The sad death of Harambe the Gorilla last week at Cincinnati Zoo has provoked international outrage and debate from experts, campaign groups and concerned members of the public alike.
Whether or not in this particular case the zoo's actions in shooting Harambe were right or wrong, the incident has provided an opportunity for animal rights campaigners (and wider social media audiences) to point the finger of blame at zoos more widely. It has been labelled as yet another example of captivity taking an animal's life and I even saw it suggested that families should stay away from any facilities that display animals.
As a researcher and lecturer in animal behaviour, interested in primate behaviour, welfare and conservation and focused on zoo animals, I believe that this kind of discourse is misleading for the public and could also be detrimental for the wider natural world.
Despite this odd incident, modern zoos (for example, vast majority of members of BIAZA and EAZA networks) serve a crucial role as ambassadors of endangered animal species (such as lowland gorillas), educators of the general public and vital resources for local communities, which stimulate empathy and responsibility to the natural world. What is more, visitors are crucial to make modern zoos successful in this mission.
Zoos and aquariums depend on visitors from a financial point of view; they are largely funded by visitor tickets and the money spent by them within these institutions helps to fund crucial conservation projects, which protect threatened species and the local communities living alongside them, throughout the world. An example is the reintroduction of the European bison by Rewilding Europe, or the reintroduction of the Northern Bald Ibis by the Waldrappteam - both initiatives managed by project-tailored NGOs and in collaboration with several European zoos.
On the other hand, zoos need visitors just as much to accomplish this conservation mission in the first place, by educating them about animals and their habitats and raising awareness of environmental issues, including climate change, bush-meat and illegal trade in wildlife. Modern zoos/aquariums are an important resource for their communities and are also committed to conduct research aimed at studying the visitor learning experience, enclosure design, human-animal interaction, and visitors' effect on the welfare of captive animals.
Zoos provide people with the unique opportunity to experience the sights, sounds and smells of animals from all over the world who are ambassadors for their species in the wild. Encounters with these animals stimulate empathy for the natural world and help people to access their innate values and nurture a sense of responsibility. For me, this impact massively outweighs the negatives of captivity. Where else can you get such a great opportunity on your doorstep to learn about nature, conservation and your place within it?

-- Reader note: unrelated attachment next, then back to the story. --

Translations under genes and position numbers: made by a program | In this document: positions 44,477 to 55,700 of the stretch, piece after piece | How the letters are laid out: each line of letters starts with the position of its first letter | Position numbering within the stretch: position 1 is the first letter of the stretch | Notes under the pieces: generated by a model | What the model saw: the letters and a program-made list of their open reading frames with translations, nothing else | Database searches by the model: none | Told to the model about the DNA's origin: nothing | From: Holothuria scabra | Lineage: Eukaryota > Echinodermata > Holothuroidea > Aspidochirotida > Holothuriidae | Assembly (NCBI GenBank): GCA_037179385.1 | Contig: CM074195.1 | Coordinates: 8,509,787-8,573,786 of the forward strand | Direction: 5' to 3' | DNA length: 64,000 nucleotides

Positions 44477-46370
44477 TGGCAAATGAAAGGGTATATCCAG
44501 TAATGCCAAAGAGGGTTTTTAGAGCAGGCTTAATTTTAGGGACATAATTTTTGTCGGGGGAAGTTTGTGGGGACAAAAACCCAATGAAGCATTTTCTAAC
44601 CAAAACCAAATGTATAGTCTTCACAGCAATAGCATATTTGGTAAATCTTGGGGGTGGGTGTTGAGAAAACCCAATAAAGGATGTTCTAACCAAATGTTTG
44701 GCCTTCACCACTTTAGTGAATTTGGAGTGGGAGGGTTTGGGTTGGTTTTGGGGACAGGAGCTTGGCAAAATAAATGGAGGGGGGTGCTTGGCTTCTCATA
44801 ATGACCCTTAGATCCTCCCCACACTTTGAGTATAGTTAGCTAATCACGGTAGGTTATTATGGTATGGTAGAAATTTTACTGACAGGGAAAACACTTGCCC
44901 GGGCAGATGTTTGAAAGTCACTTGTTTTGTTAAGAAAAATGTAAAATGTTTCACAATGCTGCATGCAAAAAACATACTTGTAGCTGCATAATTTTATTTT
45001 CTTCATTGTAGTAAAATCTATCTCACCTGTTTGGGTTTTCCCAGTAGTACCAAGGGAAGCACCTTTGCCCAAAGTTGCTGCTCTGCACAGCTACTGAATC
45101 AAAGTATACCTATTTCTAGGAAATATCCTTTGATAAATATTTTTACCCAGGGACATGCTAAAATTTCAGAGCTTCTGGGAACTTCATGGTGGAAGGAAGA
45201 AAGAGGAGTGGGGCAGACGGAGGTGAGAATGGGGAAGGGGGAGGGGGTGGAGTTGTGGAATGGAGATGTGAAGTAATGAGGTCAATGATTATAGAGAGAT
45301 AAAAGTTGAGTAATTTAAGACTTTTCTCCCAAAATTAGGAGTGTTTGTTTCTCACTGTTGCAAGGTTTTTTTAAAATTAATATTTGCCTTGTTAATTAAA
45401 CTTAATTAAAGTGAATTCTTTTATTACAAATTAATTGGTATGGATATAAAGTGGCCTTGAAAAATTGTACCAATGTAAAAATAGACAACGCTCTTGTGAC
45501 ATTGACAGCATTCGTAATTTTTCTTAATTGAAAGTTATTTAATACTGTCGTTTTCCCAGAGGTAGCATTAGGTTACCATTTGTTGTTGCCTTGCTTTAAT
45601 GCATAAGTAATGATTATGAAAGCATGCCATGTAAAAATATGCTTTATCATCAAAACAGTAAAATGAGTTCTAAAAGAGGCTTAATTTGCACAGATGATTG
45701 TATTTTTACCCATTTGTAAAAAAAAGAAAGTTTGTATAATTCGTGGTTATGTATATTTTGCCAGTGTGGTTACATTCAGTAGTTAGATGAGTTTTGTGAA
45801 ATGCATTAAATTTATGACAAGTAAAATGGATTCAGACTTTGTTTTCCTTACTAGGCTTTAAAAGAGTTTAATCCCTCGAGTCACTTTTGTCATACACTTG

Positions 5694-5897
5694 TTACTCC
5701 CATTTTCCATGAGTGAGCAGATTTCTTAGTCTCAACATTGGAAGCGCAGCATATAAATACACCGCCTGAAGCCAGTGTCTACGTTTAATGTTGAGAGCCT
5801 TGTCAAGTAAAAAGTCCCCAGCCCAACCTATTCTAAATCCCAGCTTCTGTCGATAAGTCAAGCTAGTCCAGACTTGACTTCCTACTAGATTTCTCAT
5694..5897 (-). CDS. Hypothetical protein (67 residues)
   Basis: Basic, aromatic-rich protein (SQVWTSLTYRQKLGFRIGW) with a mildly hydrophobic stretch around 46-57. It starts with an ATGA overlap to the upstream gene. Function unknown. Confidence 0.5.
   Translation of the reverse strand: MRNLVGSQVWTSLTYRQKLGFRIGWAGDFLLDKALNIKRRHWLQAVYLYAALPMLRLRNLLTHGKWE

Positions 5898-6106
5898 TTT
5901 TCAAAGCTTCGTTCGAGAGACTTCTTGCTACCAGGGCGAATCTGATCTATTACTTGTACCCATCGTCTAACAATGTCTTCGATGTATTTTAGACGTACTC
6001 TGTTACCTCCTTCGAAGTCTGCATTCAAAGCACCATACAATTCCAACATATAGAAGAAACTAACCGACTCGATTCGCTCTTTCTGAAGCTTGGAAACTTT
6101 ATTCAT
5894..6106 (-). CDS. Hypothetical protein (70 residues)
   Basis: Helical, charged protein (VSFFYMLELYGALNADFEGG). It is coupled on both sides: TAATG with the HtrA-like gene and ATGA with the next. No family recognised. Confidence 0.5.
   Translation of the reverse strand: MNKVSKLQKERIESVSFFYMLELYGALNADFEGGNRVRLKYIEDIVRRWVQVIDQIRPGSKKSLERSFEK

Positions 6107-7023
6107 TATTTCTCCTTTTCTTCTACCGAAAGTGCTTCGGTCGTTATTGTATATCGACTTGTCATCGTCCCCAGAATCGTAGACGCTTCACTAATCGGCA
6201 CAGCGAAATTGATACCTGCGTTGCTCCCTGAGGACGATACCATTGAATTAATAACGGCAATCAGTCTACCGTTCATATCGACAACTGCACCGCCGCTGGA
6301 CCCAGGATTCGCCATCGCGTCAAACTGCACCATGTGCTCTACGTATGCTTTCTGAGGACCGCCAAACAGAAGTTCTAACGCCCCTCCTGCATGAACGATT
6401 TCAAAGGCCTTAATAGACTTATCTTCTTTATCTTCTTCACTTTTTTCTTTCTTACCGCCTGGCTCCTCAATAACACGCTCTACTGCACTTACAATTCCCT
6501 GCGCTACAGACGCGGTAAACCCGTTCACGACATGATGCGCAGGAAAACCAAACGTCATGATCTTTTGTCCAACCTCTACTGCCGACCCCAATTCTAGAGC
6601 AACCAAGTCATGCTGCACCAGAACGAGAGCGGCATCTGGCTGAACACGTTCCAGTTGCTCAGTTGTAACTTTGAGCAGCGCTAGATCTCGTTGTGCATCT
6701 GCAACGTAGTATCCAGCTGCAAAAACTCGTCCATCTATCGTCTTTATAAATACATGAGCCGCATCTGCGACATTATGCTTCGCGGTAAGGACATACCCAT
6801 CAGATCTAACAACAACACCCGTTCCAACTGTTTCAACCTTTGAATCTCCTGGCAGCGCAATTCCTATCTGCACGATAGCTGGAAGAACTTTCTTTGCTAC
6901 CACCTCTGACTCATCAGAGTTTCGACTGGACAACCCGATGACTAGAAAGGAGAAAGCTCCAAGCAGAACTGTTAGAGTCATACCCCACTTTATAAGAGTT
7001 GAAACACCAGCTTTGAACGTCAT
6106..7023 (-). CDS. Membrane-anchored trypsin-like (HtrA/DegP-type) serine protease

Finally, while in Western societies, zoo-designed education projects help people to connect with a natural world of which they might have little or no experience, in the least developed countries, zoo-managed field conservation projects often have an educational aspect which helps local human populations to better understand the animals around them and mitigates potential human-animal conflicts. An example is the conservation project on Wild Bactrian Camels in Mongolia run by ZSL and co-funded by several institutions including other European zoos.
Cincinnati zoo must have been devastated by what happened last week - for the loss of Harambe as a much loved member of the zoo community, and also because the incident had negative repercussions for zoos everywhere, quickly reaching round the world through the instantaneous power of social media. It certainly highlights the need for zoos to make sure they properly manage interactions between the public and animals, when it comes to the education of visitors and also making sure the appropriate physical safety measures are in place.
In my opinion however, society would be a far worse off place without the existence of modern zoos. It is time to celebrate and promote the richness of these resources for the communities, environment and biodiversity - not turn people away from them.
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